I’ve practiced professional genealogy off and on for a several years. I advertised once in Everton’s now-gone magazine. I’ve had pages on ‘free’ sites like AccessGenealogy (which doesn’t provide space anymore). I’ve had my web sites. I have two blogs (the other one is mostly for technical writing and editing issues, though). I’ve also been a bookseller on sites like Amazon, eBay, and Biblio.

What I’ve learned from all of this is that getting the word out in an extremely noisy environment like the Internet is hard. Very hard.

Making a living as a practicing professional on a no-budget budget leaves little time for things like marketing and advertising (yes they are separate things). The things we work with as professional genealogists are what people are looking for. We have to share what we have with them to make our clientele aware of what we do, what we have done, and what we can do.

One example from my past efforts was to do some research in a small newspaper collection and post it online. It was a show piece. It was also the main attraction to my site. Unfortunately, it was also the only part of the site people looked at, most of the time. The work-around I came up with to make my own professional presence (my services) visible on those pages was to add references to it with the content. The reminders were sort of like those irritating little advertising boxes that search engines use.

The effort it took to make those little reminders, though, was more than the little attention it brought to the rest of the site, where my services were described. I crafted those pages, the entire site, by hand. It takes skill and effort to design and build a good web site, something most genealogists, let alone professional ones, don’t have time for.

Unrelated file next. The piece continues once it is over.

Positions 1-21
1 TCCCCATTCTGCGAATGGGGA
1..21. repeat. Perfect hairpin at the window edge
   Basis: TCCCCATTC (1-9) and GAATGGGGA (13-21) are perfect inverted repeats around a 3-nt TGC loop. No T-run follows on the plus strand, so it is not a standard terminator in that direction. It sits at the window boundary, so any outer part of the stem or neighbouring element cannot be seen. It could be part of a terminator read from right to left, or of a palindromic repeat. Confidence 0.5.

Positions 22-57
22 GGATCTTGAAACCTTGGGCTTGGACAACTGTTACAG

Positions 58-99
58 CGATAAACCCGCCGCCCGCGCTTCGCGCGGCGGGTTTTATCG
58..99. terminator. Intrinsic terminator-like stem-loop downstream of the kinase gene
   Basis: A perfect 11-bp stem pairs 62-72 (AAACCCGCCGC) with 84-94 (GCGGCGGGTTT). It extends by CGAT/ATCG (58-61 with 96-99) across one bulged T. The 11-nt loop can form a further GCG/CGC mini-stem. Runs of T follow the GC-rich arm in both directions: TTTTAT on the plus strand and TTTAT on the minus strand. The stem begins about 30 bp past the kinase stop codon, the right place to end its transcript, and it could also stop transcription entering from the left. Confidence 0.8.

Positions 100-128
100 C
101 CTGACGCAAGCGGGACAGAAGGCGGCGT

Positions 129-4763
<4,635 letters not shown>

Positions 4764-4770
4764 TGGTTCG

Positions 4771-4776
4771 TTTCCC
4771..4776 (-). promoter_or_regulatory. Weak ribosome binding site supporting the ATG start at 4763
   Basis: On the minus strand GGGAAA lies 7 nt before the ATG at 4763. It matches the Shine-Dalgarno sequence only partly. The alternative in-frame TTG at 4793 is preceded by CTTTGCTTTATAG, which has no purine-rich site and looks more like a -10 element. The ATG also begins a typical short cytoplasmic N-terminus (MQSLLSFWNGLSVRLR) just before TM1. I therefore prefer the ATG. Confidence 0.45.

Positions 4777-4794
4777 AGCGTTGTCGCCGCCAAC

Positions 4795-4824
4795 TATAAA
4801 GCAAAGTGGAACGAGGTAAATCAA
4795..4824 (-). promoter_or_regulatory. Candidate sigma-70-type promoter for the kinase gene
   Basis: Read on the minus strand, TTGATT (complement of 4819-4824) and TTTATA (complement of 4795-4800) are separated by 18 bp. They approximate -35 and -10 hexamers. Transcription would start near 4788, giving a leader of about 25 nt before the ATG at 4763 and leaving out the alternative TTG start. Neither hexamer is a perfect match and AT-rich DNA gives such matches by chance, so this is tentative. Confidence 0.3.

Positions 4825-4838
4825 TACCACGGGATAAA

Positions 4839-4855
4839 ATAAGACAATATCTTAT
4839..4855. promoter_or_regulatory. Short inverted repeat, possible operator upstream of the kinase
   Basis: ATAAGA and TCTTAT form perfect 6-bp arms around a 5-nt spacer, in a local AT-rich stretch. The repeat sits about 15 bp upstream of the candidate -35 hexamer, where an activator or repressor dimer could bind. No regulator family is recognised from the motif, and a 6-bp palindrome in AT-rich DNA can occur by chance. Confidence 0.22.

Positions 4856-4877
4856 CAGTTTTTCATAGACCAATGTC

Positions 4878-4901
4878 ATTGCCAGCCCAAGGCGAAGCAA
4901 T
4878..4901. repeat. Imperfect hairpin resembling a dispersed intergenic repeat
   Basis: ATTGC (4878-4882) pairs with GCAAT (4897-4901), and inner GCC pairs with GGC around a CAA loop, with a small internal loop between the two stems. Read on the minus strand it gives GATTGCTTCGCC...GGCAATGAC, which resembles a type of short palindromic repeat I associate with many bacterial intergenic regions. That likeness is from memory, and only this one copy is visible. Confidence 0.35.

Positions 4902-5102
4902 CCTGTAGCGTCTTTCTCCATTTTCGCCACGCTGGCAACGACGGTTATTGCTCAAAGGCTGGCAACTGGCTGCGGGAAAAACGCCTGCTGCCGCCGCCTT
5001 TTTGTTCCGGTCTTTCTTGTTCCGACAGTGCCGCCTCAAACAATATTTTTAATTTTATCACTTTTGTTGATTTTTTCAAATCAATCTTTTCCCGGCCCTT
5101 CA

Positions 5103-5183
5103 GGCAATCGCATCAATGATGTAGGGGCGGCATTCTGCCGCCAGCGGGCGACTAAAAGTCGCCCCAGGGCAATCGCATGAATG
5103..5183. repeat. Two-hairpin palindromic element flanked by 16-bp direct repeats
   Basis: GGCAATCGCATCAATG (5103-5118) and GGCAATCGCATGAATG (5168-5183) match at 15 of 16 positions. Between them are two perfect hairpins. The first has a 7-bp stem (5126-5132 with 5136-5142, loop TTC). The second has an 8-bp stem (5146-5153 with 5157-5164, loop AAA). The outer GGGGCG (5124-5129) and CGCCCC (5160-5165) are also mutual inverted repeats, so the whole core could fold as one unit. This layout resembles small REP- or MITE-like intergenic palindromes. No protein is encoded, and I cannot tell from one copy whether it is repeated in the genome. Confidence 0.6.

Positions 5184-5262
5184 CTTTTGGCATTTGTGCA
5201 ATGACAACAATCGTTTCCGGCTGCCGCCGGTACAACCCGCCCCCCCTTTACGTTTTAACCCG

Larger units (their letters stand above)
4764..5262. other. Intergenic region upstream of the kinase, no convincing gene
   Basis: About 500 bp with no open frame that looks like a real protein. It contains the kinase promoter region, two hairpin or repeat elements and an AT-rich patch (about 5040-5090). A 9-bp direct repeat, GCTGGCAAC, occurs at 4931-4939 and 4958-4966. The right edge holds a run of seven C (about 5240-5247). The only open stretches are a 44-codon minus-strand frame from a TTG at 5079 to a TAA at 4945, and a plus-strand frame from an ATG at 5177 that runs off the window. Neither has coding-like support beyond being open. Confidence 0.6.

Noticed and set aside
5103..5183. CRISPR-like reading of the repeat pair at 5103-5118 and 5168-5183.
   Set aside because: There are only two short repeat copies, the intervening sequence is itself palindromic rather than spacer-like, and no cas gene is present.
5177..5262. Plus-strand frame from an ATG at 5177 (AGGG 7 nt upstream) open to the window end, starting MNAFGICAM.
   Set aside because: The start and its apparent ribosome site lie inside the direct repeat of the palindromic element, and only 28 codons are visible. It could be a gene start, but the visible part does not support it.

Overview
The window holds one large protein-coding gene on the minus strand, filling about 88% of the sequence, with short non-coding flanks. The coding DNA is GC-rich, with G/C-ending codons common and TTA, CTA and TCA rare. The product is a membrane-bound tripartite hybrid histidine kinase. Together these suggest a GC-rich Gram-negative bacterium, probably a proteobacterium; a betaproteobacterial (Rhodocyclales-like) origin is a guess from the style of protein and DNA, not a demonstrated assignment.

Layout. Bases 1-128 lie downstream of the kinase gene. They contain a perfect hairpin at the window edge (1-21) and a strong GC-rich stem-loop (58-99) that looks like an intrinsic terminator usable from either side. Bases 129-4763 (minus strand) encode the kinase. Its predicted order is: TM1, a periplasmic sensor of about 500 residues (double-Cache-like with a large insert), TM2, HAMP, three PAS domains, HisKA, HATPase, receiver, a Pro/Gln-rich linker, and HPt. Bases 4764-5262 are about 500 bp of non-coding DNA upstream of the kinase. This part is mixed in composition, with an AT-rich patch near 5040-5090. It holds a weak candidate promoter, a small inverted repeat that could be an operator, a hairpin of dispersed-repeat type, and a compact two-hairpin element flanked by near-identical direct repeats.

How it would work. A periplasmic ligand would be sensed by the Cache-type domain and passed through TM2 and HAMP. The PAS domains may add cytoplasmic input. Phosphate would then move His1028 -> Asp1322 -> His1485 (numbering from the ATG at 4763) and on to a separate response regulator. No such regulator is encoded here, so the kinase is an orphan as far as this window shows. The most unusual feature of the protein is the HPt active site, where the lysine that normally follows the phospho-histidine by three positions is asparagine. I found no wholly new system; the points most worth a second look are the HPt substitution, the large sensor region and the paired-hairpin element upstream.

The alternative, I think, now, is to mix the educational content in with the hard content (the newspaper extracts, for instance), and explain in detail, at the top of the page, above-the-fold, as it were, what the reader is getting. Also mixed in, of course, is the preferred citation format for the material, with you, the professional genealogist, as the source—with a link to the rest of your site, or your e-mail address. Below-the-fold, or after the reader presses the page-down button, is the content they were after. Personally, I’d not have any pictures or other graphical non-information at the top of the page, just the content as described.

The main thing here, though is to keep the content focused on the hard data the reader is looking for without overwhelming them with yourself. Judicious use of keywords in the content makes or breaks a searcher’s success in getting to your site. Overusing keywords or other content will just drive the search engine, and thus the potential client, away.

Another thing to try is adding links to sites like the APG’s, and the BCG’s, regardless of whether you are members of those groups. This shows that you care about what you do and have respect for quality work. It also raises those sites in the search engine rankings, benefiting professionalism in general. Using the Mills citation standard, and referring to that as what it is, also makes an educational point. (As an aside, the Ancestry citation format is awful, and shouldn’t be used.)

Making your presence known elsewhere also helps. Read other peoples’ sites, contact them, and see if they might mention your site. (They might or might not) Read blogs and comment on the posts. Most blogs have mechanisms to include your e-mail, blog, or website, address as part of your comment without you having to enter it manually in the comment. These links to your site raise your site’s visibility in the search engine rankings. The (educational?) comment benefits the other person and their readers, and the link to your site benefits you.

Raising quality genealogy awareness on the Internet is hard. It takes effort, not just your own, but others’. Do what you can, maybe using the ideas in this post, and hope others do the same. That’s all it takes.

NPM

© 2011 N. P. Maling – Sea Genes Family History & Genealogy Research